Delaware County is scrapping a noise ordinance that was in the works, leaving the county without such a formal law. The county sheriff told officials Monday he prefers to use a state statute instead.
A drafted noise ordinance for the county would have required responding sheriff’s deputies to measure sound levels in decibels and measure distances between what’s making noise and other properties.
Delaware County Sheriff Tony Skinner says, instead of his deputies having to carry that extra equipment, he’d rather they apply the state’s disorderly conduct statute.
“I think it has more teeth. It is jailable – it’s a misdemeanor. You know, it doesn’t have any time of day. It doesn’t have to be at night or day," Skinner said. "This state statute actually applies on private property just as in public property.”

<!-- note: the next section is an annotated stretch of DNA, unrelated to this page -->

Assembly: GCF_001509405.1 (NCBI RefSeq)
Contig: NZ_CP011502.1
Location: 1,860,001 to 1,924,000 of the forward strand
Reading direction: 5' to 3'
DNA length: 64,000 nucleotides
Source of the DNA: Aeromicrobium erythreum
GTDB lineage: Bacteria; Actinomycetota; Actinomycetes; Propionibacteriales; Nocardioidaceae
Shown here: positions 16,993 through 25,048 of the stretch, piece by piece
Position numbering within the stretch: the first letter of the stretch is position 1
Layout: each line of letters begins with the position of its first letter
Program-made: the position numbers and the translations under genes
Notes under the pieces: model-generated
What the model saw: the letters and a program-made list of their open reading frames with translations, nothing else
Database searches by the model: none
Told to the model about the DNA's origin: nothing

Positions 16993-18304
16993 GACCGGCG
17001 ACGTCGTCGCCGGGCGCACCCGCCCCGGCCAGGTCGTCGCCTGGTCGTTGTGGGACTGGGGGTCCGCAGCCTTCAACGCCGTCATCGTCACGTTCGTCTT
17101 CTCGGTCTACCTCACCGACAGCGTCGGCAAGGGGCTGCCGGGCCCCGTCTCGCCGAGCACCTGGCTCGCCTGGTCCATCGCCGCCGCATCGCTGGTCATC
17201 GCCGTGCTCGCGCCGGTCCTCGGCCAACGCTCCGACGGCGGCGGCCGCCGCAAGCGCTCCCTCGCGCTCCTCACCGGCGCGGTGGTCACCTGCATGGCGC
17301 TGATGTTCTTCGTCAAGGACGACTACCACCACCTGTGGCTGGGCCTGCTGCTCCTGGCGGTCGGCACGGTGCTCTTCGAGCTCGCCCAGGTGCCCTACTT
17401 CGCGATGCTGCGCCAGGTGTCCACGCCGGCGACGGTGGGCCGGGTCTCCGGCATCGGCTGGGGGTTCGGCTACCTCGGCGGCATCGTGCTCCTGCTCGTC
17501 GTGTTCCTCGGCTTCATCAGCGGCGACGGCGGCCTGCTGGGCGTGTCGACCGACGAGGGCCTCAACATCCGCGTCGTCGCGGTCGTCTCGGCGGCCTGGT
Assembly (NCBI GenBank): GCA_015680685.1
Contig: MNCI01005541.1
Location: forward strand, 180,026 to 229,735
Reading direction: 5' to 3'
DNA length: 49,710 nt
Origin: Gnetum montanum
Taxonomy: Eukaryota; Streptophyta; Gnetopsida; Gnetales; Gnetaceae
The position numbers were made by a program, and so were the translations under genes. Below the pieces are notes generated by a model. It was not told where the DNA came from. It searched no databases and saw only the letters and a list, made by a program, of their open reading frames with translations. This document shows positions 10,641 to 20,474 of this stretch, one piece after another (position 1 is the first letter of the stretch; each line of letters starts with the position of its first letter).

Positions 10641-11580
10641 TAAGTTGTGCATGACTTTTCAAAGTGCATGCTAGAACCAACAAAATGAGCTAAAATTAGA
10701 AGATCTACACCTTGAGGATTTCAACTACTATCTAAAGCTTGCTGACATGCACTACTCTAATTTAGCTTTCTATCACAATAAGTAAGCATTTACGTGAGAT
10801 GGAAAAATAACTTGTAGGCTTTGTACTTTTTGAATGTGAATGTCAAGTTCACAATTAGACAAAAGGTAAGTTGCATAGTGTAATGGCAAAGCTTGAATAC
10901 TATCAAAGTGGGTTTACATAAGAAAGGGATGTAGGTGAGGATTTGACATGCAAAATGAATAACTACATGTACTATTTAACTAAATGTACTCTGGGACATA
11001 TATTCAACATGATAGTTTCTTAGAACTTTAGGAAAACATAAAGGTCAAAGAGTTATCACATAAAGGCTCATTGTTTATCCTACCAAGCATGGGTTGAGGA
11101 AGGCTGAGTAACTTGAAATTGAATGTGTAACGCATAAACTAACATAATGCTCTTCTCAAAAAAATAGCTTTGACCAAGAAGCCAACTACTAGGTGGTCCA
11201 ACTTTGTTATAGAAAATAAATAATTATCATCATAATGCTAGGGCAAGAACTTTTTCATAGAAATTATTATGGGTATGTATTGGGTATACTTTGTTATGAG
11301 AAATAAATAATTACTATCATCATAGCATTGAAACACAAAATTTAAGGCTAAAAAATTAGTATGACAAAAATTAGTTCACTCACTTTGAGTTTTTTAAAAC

The state statute calls out people who “recklessly, knowingly, or intentionally,” fight, make unreasonable noise, or disrupt a lawful gathering. Depending on the circumstances, charges can escalate to a felony.
For disruptive barking dogs, Skinner reminded commissioners that the county already has an ordinance covering dogs.
Two of the three commissioners are law enforcement officials, and all agreed to drop the drafted ordinance. President Sherry Riggin put it simply.
“Just be a good neighbor,” Riggin said.
Municipalities within counties can pass their own noise ordinances. Muncie has one. And the city’s Board of Works is considering a request from Muncie police and fire officials to stop giving so many late-night exemptions to the ordinance, because of safety concerns in the college town.